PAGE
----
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Who Wants to be 15 Again? 

Prodigal Son at Redwood Curtain Theatre

click to enlarge Tushar Mathew, William English III and Gary Sommers in Prodigal Son.

Photo by Evan Wish Photography, courtesy of Redwood Curtain Theatre

Tushar Mathew, William English III and Gary Sommers in Prodigal Son.

Playwright John Patrick Shanley describes 15 as a "special, beautiful room. In hell," in Prodigal Son, now playing at Redwood Curtain Theatre. The play sets a teenage boy's search for identity against a background of the complex mores and philosophies in a small private Catholic preparatory school. The result is a multifaceted coming-of-age story in which the adults are revealed to be adrift in their own internal seas of chaos at least as much as the adolescents.

Prodigal Son is unashamedly based on the playwright's own adolescence and checkered academic history. The play is structured as a series of memories in which we are invited to witness key events during a volatile two years at the Thomas More Preparatory School in New Hampshire through the eyes of a teenage boy and reflected back through the adults that inhabited his world at that time.

We first meet 15-year-old Jim Quinn (William English III) as he is discussing with the school's principal (Gary Sommers) the circumstances that led to his scholarship to Thomas More despite so-so grades and a suspension from his previous school in the Bronx for declaring disbelief in God. Evidently, this is a Catholic school with a high level of tolerance for rebellious youth, as the discussion quickly evolves into a debate on the concepts of good and evil, self-centeredness and altruism, and Freud's Interpretation of Dreams.

What we do learn from this character-defining baseline is that Jim was "discovered" at an Opus Dei summer camp by an English teacher at Thomas More, Alan Hoffman (Tushar Mathew), who was greatly impressed by the boy's ability to identify The Rubaiyat of Omar Khayyam from a single clue in a game of charades. We also get an inkling of Jim's longing for a heroic alternative identity as Louise, the principal's wife (Lexy Cann), listens patiently to his predictably painful teenage angst poems and concludes that he is "using poetry like a ladder to climb out of some terrible place."

Certainly the boy, whose teachers regard him as "the most interesting mess we have this year," has a penchant for dark places, developing an obsessive fascination with Nazis and a self-destructive tendency to drink alcohol, steal and beat up other boys and then lie about it rather than face the consequences. The only person to get an upfront and personal experience of bad-boy Jim is his math-geek roommate Austin Lord Schmitt (Micah Scheff), who, as the principal's nephew, is trapped in Jim's own personal war zone.

That war zone continues throughout Jim's two years at Thomas More — the philosophical debates (about Socrates, Jesus Christ, Thomas More and suicide by proxy), the continuing bouts of drinking and brawling – until shortly before graduation. That's when the walls of self-protection the adults have built around themselves come crashing down and no one, including Jim, can keep the pretense alive any longer.

English is quite simply astounding in the role of Jim Quinn. He perfectly embodies the contradictions and messy chaos of adolescence, ricocheting between melodramatic challenges to authority and a desperate fear that his own self is wholly inadequate to the goals his ego needs him to achieve.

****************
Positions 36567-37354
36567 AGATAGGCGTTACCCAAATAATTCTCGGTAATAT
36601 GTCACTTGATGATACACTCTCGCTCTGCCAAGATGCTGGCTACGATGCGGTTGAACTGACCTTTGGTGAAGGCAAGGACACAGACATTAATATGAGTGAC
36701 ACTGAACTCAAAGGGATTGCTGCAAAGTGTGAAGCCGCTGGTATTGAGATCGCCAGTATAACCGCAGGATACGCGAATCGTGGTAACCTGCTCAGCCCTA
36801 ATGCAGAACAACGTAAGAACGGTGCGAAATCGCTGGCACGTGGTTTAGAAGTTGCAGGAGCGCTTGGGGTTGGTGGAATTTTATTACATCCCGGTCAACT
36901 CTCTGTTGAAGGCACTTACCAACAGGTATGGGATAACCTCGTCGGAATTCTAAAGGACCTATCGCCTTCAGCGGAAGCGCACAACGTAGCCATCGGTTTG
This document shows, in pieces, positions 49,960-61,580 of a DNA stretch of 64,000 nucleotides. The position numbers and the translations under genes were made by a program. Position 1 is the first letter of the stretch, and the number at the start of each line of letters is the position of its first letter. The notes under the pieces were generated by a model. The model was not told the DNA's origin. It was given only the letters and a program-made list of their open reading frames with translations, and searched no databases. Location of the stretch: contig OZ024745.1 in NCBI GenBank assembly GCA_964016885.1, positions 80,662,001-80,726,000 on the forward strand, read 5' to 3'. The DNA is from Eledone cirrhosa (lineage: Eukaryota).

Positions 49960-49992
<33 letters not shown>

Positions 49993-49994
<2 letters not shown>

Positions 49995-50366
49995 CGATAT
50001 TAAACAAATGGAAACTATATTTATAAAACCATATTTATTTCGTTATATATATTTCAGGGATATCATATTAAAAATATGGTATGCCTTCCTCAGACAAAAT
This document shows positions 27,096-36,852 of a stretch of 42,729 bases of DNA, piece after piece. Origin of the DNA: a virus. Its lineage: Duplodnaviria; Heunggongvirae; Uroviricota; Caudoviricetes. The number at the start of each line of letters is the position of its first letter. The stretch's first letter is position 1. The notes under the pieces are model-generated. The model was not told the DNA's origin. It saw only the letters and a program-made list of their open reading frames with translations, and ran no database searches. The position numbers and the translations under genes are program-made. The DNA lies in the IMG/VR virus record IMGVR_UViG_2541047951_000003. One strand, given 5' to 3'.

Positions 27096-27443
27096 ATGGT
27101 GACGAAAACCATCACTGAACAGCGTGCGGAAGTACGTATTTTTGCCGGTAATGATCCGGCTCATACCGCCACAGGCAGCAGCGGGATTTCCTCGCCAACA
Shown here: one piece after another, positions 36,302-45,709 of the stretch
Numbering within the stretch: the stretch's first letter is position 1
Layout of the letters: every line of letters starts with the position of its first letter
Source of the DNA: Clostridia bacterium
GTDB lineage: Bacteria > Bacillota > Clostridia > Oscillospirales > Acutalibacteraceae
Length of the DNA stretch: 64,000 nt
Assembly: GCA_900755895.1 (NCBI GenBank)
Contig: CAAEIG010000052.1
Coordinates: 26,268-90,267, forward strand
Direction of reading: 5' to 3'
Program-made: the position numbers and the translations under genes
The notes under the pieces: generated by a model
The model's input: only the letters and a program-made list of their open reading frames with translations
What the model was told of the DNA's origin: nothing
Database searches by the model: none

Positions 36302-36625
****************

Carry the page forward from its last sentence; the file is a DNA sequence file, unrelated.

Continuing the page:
The role of Carl Schmitt marks a welcome return to the Humboldt stage for Sommers after health issues sidelined him for a while. Clearly, he's back at full strength in this heart-wrenching portrayal of a man who has buttoned himself up so tightly that the agony when he breaks out of his self-imposed straitjacket is palpable.

Frequently seen on stage at Dell'Arte, Mathew is making his debut at Redwood Curtain and a fine debut it is, too. Usually seen in more comedic roles, Mathew excels here as the quietly anxious English teacher fighting his own visible and invisible internal battles.

Cann has been absent from our stages for too long, so it's a happy return for her in the role of Louise. She confidently treads that fine line between mentor and confidante to a troubled student, and grounded reality to her tortured husband.

Rounding out the cast is Scheff, also making his Redwood Curtain debut, as Austin. With a remarkable likeness to Daniel Radcliffe in the early Harry Potter movies, Scheff's nerdy demeanor makes him the perfect counterpoint to his mess of a roommate.

The scenic design (Robert Pickering), lighting (Percy Ferrugia), costumes (Laura Rhinehart), sound (Kai Lassen) and properties (Amy Beltran) work effectively together as a seamless backdrop for the actors and their stories, while stage manager Dominic Christenson keeps the relatively few scene changes moving smoothly. The play is fluently directed by Roman Sanchez, who directed Shanley's Doubt and has clearly developed an acute sense for interpreting the playwright and his Catholic sensibilities.

With a clever script that gets deeper the closer you listen, Prodigal Son is an intriguing production well worth 90 minutes of your time.

Redwood Curtain Theatre's Prodigal Son runs Thursdays through Saturdays at 8 p.m. and Sundays at 2 p.m. through May 12. Call 443-7688 or visit


Ferndale Repertory Theatre goes full ABBA with the musical rom-com Mamma Mia!, previewing Thursday, May 2 and playing through June 2. Call 786-5483 or visit For ages 14 and up.

The Fantastic Mr. Fox leaps out of the Raold Dahl storybook and onto the stage at Humboldt State University's Gist Hall Theatre Friday, May 3 through 11. Call 826-3928 or visit

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